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Abstract: SA-PO167

The Discrepancy in the Predictability of Subjective Global Assessment for Mortality According to Dialysis Vintage in Hemodialysis Patients

Session Information

Category: Nutrition, Inflammation, and Metabolism

  • 1401 Nutrition, Inflammation, Metabolism


  • Ko, Ye Eun, Ewha Womans University, Seoul, Korea (the Republic of)
  • Yun, Taeyoung, Ewha womans university, Seoul, Korea (the Republic of)
  • Ryu, Dong-Ryeol, Ewha Womans University, Seoul, Korea (the Republic of)

Subjective Global Assessment (SGA) is used to gauge nutritional status in dialysis patients. Still, SGA is not reliable for predicting mortality. There is no study on the predictability of SGA regarding mortality between incident and prevalent hemodialysis (HD) patients.


A total of 2,798 dialysis patients were enrolled from CRC for end-stage renal disease between May 2009 and December 2015. The cohort was divided into two groups: incident (n=1,481) and prevalent HD (n=1,317). Each was stratified into two groups based on SGA: ‘Good nutrition (G1)’ and ‘Mild to severe malnutrition (G2).’ Kaplan-Meier (KM) and multivariate Cox analyses were performed to evaluate the relation between SGA and mortality in each HD group. Prevalent HD patients were divided into ‘short-term’ and ‘long-term’ groups based on median dialysis duration (36.7months), and multivariate Cox analyses were conducted. Incident HD patients were divided based on the presence of diabetes mellitus, age of 65 years or older, and obesity (BMI≥25 kg/m2). The relationship between SGA and mortality was further examined in sub-analyses.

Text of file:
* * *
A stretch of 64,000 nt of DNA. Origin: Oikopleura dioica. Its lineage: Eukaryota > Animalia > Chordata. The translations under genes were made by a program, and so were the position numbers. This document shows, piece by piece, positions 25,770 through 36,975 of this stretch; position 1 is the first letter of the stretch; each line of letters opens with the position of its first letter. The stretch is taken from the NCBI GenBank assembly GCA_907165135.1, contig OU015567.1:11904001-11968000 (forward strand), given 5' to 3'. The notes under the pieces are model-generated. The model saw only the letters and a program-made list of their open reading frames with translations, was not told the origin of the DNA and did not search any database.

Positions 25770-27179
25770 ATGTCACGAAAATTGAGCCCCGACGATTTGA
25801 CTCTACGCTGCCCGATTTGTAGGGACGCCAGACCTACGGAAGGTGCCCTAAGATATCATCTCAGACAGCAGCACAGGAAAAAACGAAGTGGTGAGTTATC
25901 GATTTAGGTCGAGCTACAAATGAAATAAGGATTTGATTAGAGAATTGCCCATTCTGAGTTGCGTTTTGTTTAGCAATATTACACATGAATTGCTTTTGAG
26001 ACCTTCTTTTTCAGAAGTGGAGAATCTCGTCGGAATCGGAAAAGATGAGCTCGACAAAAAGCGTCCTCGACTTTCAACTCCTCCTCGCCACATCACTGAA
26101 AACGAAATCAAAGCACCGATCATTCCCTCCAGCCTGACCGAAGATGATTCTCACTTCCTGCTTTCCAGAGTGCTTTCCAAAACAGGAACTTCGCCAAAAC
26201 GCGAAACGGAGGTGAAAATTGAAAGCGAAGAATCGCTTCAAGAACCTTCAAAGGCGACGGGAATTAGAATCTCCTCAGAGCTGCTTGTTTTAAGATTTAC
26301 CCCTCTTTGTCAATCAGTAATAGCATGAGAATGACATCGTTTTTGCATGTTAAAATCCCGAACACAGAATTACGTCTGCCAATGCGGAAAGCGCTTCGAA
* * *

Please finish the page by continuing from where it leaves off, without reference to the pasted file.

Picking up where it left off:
During a median 3.1 years of follow-up period, 590 (21.1%) patients died. The KM survival curve showed that the cumulative survival rate in G1 was significantly higher than that in G2 among all patients (P<0.001) as well as in each group stratified based on dialysis vintage (P<0.001). Multivariate Cox analyses revealed that G2 was significantly associated with an increase in mortality (HR; 1.27, 95%CI; 1.10-1.47, P=0.002) compared with G1 among all patients. G2 was also significantly related to an increase in mortality in prevalent HD patients, but not incident HD patients (HR; 1.33, 95%CI; 1.01-1.75, P=0.04). Yet, in short-term, not long-term prevalent patients, G2 was significantly associated with an increase in mortality compared to G1 (HR; 1.52, 95%CI; 1.04-2.24, P=0.03). There were no significant relations between the SGA and mortality in the sub-analysis among incident HD patients.


Nutrition status according to SGA might be helpful for predicting mortality especially in prevalent HD patients, whereas SGA alone do not reflect the adverse clinical outcomes in incident HD patients. Further evaluation is needed to determine the discrepancy in association with mortality between two HD populations.